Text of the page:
Retro photos are all the rage these days. At least according to my 17-year-old cousin, who recently set a date to take her senior pictures. The professional photographer she is working with convinced her to include some “nostalgic” photos in her portrait package.
Does anyone else think it’s strange that a 17-year-old is posing for nostalgic type photos? What exactly is retro for a high school senior? Baggy pants and denim overalls? My understanding is that nostalgic photography tries to evoke feelings associated with a long forgotten era. The 1990s seem not so far removed from the 21st century, but I grew up in the 70s, so my perspective may be a bit skewed.
I did some research on nostalgic photography and while there are differing opinions about setting, poses and props, I did find one thing that most people agree on: filters. Apparently, having a few specialty filters on hand during the shoot will drastically reduce the amount of post-production time you will need to log to enhance your retro photos.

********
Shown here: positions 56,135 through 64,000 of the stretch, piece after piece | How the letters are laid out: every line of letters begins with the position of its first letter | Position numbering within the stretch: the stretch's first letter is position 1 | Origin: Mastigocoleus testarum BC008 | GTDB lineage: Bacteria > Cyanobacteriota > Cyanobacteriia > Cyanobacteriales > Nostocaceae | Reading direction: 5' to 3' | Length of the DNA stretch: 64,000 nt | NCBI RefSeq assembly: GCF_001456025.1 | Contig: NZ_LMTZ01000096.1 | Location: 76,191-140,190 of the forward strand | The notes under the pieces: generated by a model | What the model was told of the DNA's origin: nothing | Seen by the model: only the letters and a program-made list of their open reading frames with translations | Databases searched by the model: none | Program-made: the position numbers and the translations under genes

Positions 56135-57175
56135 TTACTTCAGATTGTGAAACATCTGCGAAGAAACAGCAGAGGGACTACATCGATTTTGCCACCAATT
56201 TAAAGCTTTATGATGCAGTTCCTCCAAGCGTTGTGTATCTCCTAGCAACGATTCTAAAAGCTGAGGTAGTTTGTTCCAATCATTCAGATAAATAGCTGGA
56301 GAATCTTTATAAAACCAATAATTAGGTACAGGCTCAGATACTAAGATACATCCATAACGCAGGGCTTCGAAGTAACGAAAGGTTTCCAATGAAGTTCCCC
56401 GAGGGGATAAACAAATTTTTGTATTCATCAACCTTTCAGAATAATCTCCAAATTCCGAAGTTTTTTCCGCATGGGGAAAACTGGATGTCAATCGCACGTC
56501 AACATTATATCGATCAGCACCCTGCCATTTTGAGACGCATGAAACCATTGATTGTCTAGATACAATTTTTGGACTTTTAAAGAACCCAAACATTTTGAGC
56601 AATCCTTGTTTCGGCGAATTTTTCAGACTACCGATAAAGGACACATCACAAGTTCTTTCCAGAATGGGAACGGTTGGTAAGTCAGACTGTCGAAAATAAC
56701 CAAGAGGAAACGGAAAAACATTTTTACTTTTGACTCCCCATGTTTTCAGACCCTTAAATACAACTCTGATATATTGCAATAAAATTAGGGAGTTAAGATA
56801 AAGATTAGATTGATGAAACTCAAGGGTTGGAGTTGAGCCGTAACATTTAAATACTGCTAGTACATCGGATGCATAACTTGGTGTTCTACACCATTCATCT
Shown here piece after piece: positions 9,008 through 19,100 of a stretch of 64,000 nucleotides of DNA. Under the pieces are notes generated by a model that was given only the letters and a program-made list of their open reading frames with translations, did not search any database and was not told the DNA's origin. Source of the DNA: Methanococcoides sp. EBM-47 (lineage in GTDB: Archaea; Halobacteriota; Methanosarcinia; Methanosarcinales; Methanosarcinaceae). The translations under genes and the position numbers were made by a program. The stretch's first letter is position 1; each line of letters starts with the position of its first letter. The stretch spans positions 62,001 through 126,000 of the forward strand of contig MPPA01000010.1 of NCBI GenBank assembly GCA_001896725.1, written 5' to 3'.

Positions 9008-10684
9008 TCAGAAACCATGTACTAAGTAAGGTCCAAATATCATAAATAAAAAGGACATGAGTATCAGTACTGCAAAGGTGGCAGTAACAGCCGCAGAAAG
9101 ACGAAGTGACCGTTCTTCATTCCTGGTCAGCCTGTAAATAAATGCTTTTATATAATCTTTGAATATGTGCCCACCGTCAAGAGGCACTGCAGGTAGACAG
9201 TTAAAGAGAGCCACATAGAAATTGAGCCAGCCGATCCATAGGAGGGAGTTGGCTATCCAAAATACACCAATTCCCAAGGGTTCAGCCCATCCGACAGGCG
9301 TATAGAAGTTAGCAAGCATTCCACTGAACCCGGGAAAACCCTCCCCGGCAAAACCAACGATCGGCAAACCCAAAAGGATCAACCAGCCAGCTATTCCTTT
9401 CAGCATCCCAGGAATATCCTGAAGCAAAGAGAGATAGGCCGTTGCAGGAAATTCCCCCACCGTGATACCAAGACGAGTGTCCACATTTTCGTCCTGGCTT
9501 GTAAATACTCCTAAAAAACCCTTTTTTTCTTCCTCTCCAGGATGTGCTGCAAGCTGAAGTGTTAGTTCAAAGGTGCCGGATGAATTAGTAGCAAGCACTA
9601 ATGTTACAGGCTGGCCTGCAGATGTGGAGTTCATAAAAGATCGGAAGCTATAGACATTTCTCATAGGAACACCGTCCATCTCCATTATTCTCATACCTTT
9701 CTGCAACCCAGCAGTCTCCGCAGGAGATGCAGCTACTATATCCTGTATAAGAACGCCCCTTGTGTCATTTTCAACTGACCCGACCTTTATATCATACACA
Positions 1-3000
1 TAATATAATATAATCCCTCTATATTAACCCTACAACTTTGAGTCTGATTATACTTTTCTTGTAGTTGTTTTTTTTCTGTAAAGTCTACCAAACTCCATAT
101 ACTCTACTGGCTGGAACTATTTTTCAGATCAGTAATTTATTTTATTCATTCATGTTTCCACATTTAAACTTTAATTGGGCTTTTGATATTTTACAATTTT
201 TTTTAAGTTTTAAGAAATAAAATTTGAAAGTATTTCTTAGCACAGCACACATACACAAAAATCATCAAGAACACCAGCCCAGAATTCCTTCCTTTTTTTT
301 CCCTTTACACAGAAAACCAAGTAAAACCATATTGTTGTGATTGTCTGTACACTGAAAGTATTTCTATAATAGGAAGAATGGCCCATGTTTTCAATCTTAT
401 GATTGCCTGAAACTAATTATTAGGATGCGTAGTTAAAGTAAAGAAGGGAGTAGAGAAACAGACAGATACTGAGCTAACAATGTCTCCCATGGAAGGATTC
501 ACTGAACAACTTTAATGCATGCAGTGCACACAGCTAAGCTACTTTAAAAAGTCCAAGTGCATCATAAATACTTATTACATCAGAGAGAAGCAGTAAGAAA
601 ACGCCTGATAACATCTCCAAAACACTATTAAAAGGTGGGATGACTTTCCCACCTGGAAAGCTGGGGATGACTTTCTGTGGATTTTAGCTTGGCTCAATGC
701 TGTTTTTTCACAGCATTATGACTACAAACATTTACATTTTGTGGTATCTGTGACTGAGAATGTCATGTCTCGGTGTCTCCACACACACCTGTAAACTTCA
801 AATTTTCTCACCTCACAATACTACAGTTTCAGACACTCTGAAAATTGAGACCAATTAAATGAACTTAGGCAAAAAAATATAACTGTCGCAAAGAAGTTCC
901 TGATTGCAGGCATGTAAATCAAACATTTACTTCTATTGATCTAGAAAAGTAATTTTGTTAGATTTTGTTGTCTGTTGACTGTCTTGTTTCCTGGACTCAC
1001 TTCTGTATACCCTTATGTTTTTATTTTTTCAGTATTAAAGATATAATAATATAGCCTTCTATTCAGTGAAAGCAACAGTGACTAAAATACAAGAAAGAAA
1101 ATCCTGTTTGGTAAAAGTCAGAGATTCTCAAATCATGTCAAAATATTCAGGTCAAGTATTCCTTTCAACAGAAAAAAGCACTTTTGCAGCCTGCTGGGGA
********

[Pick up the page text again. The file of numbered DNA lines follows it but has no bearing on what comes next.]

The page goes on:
Popular filters include: Sepia, which gives the photos an aged look; warming filters, which make photos appear sun-damaged or weathered; and softening filters, which simulate diffused lighting and add a bit of romanticism to the image.
Of course, you don’t need to invest in expensive filters to achieve a diffused look. A more affordable option is to simply diffuse a natural light source with window treatments or place sheer, colored fabric over artificial lights to create an antique look.
If you want to forgo the filters and other diffusing methods, then rely on photo-editing software to give your photos a retro look. Adobe Photoshop and Corel Paint Shop Pro offer dozens of effects and filters that can be used to make your pictures look more nostalgic. If you need more help trying to age your photos, then check out Photoshop’s Nostalgic Image Tutorials.